First, etymological arguments are inconclusive.
Both -ant and -ent, as suffixes in English, are used to refer to personal agents. All of these etymologies will derive from the Oxford English Dictionary:
regent (from Latin present participle regent-, regens, from verb regere)
claimant (from French derived verb claim + -ant added to signal personal agency, similar to "defendant" or "appellant")
appellant (from French present participle appellant, from verb appeller)
defendant (from French present participle defendant, from verb defendre)
One would be tempted to conclude that -ant forms always correspond to French derivations and -ent forms always correspond to Latin derivations. However, words that have both possibilities make a decision between them:
assistant (From French present participle assistant, from verb assister, but also Latin assistent-, assistens, from verb assistere)
confidant (from French noun confident and overlapping with English adjective/noun confident, and also Latin present participle confident-, confidens, from verb confidere; was confident, but the personal noun form switched to confidant in the 18th century)
Cedent/cedant has both possibilities. It could derive from the Latin present participle form cedent-, cedens, from the verb cedere, to withdraw or give up. It could also derive from the French present participle form cédant, from the verb céder. This could depend on whether cedent comes from Roman or French legal jargon. However, determining that would provide no firm answer. No matter what etymological argument can be used for its spelling, later usage could switch the -ent to an -ant (as happened to the noun confident -> confidant). So etymology is not reliable here.
In modern use individual organizations make a decision about which spelling to favor.
To better determine spelling, I used three modern corpuses of English speech and writing: the Corpus of Contemporary American English, the British National Corpus, and the Corpus of US Supreme Court Opinions. These tools would give me an intersection of Englishes in both media and official contexts. (I had a hunch that cedent/cedant might differ based on discourse community.)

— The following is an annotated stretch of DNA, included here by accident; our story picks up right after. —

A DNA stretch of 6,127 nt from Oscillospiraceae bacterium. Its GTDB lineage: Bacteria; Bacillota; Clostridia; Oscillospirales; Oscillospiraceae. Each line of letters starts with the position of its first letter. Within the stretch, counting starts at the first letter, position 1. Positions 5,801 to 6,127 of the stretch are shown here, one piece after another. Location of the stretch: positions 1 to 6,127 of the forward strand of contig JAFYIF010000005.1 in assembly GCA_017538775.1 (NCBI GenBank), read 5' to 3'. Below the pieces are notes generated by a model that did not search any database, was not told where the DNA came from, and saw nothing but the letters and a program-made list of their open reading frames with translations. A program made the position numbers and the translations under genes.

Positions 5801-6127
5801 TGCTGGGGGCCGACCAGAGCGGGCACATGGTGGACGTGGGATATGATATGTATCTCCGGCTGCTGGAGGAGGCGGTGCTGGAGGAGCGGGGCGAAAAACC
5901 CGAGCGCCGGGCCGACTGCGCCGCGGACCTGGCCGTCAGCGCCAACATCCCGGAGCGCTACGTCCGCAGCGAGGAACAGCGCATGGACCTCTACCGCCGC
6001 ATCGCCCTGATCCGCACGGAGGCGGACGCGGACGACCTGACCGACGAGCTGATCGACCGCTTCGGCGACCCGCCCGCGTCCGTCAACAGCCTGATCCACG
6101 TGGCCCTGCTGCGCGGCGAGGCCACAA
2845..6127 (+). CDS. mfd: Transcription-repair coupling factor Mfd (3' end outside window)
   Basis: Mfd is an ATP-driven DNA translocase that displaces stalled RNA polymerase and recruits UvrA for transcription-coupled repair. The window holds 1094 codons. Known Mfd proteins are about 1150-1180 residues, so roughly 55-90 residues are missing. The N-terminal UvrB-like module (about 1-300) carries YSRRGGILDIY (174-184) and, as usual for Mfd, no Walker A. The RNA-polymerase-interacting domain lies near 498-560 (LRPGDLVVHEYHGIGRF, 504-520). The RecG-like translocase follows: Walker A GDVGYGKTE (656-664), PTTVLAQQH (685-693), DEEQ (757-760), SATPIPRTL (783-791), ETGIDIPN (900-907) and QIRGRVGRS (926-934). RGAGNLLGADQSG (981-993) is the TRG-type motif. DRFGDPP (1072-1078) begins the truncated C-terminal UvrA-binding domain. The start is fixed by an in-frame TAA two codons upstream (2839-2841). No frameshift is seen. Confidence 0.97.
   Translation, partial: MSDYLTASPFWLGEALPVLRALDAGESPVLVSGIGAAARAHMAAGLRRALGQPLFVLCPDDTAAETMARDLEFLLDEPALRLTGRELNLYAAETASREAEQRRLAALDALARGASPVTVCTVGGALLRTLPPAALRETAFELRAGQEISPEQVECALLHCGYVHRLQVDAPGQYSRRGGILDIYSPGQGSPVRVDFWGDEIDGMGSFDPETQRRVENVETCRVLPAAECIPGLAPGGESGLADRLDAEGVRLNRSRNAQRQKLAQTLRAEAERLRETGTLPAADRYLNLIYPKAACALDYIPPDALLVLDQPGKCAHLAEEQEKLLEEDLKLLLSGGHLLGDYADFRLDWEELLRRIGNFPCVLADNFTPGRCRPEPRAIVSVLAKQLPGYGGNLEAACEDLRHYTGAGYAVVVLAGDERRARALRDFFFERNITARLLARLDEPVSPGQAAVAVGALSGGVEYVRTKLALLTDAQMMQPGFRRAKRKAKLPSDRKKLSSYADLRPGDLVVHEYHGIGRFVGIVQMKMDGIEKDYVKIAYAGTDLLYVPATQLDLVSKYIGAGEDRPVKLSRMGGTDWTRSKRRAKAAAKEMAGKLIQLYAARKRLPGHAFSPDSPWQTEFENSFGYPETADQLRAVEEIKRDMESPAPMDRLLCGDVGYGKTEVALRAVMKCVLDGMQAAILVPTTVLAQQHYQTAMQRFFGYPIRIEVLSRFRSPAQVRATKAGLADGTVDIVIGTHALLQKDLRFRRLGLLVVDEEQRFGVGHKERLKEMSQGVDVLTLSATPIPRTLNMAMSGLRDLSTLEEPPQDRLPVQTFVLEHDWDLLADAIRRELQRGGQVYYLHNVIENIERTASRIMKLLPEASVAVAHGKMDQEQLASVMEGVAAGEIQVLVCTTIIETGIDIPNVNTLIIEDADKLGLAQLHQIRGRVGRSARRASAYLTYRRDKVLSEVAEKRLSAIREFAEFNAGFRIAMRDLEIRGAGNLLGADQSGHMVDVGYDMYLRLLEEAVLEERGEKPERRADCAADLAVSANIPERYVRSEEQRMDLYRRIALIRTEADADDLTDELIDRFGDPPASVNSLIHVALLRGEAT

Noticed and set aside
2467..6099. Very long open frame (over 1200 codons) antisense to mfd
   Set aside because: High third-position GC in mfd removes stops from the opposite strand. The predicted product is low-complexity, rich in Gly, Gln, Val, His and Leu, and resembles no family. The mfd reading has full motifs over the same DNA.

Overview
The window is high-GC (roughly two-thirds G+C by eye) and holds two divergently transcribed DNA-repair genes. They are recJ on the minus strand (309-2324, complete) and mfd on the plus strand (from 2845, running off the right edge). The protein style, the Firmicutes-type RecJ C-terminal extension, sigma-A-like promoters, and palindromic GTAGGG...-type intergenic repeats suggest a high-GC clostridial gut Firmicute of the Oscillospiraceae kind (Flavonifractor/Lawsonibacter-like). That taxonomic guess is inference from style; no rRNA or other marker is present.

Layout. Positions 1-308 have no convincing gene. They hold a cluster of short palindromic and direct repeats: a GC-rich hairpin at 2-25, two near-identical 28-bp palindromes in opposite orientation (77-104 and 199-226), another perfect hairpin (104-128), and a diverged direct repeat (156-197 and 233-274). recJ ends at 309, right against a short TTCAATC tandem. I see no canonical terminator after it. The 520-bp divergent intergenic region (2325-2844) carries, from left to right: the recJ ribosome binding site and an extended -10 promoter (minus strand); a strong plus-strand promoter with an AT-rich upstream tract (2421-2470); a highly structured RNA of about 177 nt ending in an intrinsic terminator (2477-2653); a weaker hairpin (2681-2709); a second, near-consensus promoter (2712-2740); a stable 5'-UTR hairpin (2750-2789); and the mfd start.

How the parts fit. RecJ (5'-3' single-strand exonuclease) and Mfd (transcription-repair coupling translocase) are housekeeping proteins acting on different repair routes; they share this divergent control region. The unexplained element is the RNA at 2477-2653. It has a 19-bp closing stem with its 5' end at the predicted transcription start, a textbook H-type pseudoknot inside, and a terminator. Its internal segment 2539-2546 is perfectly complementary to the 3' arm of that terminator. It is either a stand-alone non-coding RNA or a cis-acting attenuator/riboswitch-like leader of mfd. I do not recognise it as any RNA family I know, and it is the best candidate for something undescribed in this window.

- COCA: no hits for either word. (One proper noun hit seemed incidental.)
- British National Corpus: no hits for either word.
- Corpus of US Supreme Court Opinions: no hits for either word.
These results indicate that these terms aren't used much in their respective contexts.
So I added in the largest BYU corpus, the iWeb Corpus, to see if I could find results. I did: 101 for cedent, and 65 for cedant. Focusing further on individual subdomains:
The actuarial forum at acted.co.uk had users using both cedent and cedant. In at least one case the same poster used both spellings.
Domains conning.com, asianlii.org, stikeman.com, lloyds.com, and qbe.com have multiple results attesting the cedant spelling. They appear to be a mix of private firms and legal resource pages.
Domains hoganlovells.com, austlii.edu.au, crowell.com, and irmi.com have multiple results attesting the cedent spelling. Again, they appear to be a mix of private firms and legal resource pages.
A final point of interest: Eugene Wollan, JD, in a Reinsurance Interest Group newsletter article titled "Cedent or Cedant: Which Is Proper?" deliberately avoids answering the question:
My online dictionary defines cedent (or cedant, take your choice; as far as I’m concerned, it makes no difference) as a party who passes a financial obligation to an insurer or a reinsurer.
Unless the regulations in your community or organization clearly prefer a specific spelling, it looks like you have a choice.